What. A. Year.
Pandemic, political upheaval, shuttered small businesses, separation from family and friends, overwhelmed hospitals, record-setting weather, and closed school buildings are just a few of the lemons we have faced. We remember those whose journey ended during these challenges, offer sympathy to those who lost loved ones, and extend compassion to those grappling with the trauma of the past year.
As we reflect on the past 12–15 months, we realize that we have managed to work through some of the challenges. The Math for All teachers, facilitators, project staff and leaders have shown the flexibility, resilience, and creative problem-solving that have come to be an integral part of being an educator. Together, we have turned some of the lemons into lemonade. Though the challenges were forced upon us, we rose to the occasion, dug down to our deepest resourcefulness, and turned the challenge into opportunity. Many positive changes have come to fruition with potential for long-lasting impact.
Under ideal circumstances, being a teacher takes guts, compassion, hardiness, and a lot of energy. This year has increased the need for these characteristics many times over. But our teachers have responded magnificently. They have learned new technologies to connect with students, to replace classroom tools such as manipulatives and anchor charts, and to bring resources to students (e.g., audio books, dynamic software) to foster collaborative learning. Teachers garnered renewed understanding of the importance of social-emotional health, both for their students and for themselves. In many cases, this gave teachers a more complete picture of each student, which allowed them to meet each student’s needs.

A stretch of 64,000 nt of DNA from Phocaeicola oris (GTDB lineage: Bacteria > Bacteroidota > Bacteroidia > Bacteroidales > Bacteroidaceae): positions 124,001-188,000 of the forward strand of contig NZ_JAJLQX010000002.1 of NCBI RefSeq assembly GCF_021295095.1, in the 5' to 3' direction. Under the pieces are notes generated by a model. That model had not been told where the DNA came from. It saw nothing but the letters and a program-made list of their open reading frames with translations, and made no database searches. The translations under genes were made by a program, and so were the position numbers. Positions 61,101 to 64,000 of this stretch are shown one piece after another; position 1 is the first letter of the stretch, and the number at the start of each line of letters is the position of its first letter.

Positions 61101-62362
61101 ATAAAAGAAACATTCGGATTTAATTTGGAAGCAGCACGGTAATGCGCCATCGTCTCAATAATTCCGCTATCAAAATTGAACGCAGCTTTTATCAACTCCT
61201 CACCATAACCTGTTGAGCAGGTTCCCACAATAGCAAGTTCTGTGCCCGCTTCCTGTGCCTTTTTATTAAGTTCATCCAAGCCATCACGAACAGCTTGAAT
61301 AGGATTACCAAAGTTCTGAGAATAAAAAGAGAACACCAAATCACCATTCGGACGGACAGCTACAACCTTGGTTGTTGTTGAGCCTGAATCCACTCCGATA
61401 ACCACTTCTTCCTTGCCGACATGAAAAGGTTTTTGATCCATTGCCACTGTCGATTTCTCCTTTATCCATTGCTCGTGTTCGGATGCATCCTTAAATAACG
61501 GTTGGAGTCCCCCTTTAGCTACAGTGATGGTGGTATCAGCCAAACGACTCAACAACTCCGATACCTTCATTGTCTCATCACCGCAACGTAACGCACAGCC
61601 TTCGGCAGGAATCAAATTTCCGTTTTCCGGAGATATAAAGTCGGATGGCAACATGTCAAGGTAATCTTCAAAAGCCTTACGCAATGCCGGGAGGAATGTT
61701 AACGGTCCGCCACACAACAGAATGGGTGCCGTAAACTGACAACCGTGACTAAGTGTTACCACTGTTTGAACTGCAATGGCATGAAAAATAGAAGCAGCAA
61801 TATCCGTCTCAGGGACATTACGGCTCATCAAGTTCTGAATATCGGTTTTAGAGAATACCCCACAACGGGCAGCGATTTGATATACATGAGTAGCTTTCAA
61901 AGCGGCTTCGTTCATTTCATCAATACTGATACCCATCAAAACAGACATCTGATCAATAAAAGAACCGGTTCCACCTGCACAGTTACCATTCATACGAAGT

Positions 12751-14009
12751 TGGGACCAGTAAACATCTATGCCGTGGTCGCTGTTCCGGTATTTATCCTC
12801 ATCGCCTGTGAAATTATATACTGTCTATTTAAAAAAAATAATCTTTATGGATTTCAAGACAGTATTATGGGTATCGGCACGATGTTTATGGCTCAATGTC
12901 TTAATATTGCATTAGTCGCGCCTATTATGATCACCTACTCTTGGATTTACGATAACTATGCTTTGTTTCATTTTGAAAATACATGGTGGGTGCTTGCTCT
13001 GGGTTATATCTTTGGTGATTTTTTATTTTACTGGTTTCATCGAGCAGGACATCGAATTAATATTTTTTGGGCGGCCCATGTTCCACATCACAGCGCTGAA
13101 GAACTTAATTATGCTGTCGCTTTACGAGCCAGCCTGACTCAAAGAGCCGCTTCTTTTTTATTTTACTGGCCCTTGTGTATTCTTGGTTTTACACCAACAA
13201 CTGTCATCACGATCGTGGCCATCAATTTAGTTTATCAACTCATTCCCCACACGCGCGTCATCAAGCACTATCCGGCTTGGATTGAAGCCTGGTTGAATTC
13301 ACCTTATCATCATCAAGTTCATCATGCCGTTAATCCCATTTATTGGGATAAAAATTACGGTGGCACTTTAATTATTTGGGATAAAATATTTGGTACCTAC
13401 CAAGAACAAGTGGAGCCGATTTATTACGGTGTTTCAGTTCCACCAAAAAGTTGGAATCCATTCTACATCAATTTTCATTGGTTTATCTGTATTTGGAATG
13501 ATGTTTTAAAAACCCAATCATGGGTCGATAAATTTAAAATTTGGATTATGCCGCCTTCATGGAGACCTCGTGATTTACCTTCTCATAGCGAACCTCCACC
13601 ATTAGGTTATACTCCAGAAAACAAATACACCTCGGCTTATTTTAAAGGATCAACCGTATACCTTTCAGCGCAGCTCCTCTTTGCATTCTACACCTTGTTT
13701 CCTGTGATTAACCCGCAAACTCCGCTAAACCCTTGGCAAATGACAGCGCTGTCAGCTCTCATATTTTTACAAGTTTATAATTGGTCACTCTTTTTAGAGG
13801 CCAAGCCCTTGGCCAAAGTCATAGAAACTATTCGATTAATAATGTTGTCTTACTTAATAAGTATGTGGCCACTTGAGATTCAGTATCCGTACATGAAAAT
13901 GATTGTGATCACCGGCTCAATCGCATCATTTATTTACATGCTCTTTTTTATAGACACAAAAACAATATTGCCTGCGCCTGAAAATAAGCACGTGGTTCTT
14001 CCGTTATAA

Teachers have reported that they are impressed with their students’ resilience and improvement. Some students who were previously reticent to speak out in class have joined and even led discussions in breakouts. Teachers shared stories of small groups of students learning independently without teacher guidance or intervention, leading to the realization that maybe the students don’t need as much “hand-holding.” One teacher shared that many of their students’ identities as learners have turned more positive as they realized they “could do this,” and they have become more excited about learning.
As for the Math for All team, we have noticed and honor teachers’ improved willingness to take risks and try new things. This speaks to their commitment to the students, which is at the heart of it all. They have tried new technologies, instructional strategies, curricular materials, and even jokes—all in the name of making it work for their students.
We leave you with some questions to ponder.
- What’s your 2021 lemonade?
- What change have you seen this past year that you hope will continue?
This post is an abbreviated version of a post that was originally published on the Math For All blog.
|Matt McLeod is an EDC senior project director, mathematics educator, and expert in K–12 instructional design and professional development.|